Touted as a restaurant serving “authentic Dutch food”, we tried Hap-Hmm which was located close to where we were staying in the Vondelpark area and is frequented by many locals. The Dutch must eat early (especially compared to the Italians and Spaniards who start eating after 8pm) since the hours of this restaurant are from 4:30-8:45, and the place was packed when we arrived just after 5pm. It is also closed on the weekend, so it must count on the after work crowd. We picked the house specialty of beef stew with vegetables, although we switched from the traditional boiled potato to roast potato. The meal was hearty but a bit bland and the vegetables overcooked for my taste. For me, the best part of the meal was my sparkling Nestea iced tea. I have never had fizzy iced tea before and really liked it.
Every time we visit a new city, we always check out the Mcdonalds to see what different items it might offer that reflect the local culture. In Amsterdam, instead of chicken nuggets, we found the McKibbeling – nuggets of white fish with tartar sauce. Because of this experience, I thought for days that kibbeling meant fish but eventually I realized it probably meant nugget since all further offerings were made of chicken and not fish. Wandering around the canal streets, we found a fish stand that was selling mackerel (makreel) sandwiches. Mackerel seems to be quite popular in Amsterdam and much less available in Toronto, so we decided to try a sandwich. We were not brave enough to try to Dutch tradition of eating a raw herring (haring), which is to be eaten by tilting your head back, holding the herring by its tail and letting the slippery raw fish then slide into your mouth.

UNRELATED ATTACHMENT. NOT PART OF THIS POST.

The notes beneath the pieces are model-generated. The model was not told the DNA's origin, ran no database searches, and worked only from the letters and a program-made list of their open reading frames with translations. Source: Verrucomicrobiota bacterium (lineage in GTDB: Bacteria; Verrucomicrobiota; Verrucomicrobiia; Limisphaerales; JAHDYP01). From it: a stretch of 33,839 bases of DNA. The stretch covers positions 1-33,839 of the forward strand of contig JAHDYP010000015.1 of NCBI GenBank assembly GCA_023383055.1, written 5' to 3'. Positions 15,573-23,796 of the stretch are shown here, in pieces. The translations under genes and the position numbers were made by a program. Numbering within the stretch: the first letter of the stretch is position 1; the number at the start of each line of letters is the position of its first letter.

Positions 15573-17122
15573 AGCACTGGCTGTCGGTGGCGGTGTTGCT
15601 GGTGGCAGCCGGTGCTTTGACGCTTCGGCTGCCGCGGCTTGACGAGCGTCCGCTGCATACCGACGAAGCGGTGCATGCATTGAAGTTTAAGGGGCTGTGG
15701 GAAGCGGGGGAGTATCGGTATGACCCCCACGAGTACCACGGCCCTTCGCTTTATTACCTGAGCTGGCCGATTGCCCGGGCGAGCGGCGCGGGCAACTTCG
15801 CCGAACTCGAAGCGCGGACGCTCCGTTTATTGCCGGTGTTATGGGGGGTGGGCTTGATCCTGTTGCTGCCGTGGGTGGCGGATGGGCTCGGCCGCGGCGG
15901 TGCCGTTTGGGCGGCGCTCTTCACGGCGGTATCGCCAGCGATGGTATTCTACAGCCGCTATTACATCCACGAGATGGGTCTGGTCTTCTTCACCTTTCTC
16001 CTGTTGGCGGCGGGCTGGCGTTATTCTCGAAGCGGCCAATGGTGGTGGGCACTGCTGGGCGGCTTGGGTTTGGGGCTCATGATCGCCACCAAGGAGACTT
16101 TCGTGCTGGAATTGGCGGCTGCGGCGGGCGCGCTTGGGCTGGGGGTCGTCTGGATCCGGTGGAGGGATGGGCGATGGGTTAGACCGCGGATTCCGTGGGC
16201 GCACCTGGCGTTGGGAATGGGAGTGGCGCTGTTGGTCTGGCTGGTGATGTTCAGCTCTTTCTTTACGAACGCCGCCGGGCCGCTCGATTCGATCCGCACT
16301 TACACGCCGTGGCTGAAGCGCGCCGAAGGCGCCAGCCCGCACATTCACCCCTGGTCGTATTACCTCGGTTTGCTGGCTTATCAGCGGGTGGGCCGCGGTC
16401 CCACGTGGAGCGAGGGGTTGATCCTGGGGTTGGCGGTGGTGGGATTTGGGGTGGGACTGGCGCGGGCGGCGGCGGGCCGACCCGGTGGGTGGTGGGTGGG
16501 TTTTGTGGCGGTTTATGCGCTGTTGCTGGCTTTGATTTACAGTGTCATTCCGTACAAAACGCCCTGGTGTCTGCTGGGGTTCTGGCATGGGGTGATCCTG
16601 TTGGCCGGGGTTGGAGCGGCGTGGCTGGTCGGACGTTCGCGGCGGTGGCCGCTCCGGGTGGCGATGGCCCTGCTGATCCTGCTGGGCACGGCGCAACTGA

The walls of the café in the Rijks museum contain the same red brick that covers the gorgeous exterior of this building. On display was one of the giant Delft porcelain flower vases that we had seen in the exhibition area, but this one had actual flowers in it, so we could better envision how they would have been used in the past. They also had a version of the eel soup that I regretted not ordering at De Belhamel, so I decided to redeem myself and get it here. This one was made with Abraham mustard, smoked eel, crispy fried potato and eel foam. It was really good with a strong mustard taste that I’ve never experienced before in a soup, but not quite as good as the gold standard one at De Belhamel. For my main course, I had another Holtkamp kroket on a bed of greens accompanied with a potato salad and piece of country bread.
When we were arranging our home swap, we agreed with our fellow exchanger that we would leave each other a sample of local chocolate. We chose a box of Dufflet’s chocolate covered pistachios, one of my favourites, and she left us a big bar of Tony’s Chocolonely Hazelnut milk chocolate. We fell in love with the rich, creamy, chocolatey taste of this bar and went out to buy another one from the Albert Heijn. Then in Marqt, we found an even larger selection of different varieties and had to get some for our ongoing travels to Ireland. We bought a dark chocolate with meringue and cherries, and a milk chocolate coffee crunch. Both were good, but I do miss our original hazelnut variety and hope to find some more at the Amsterdam airport on the way home.
This marks the end of the blogs for the Amsterdam leg of our trip… on to Ireland!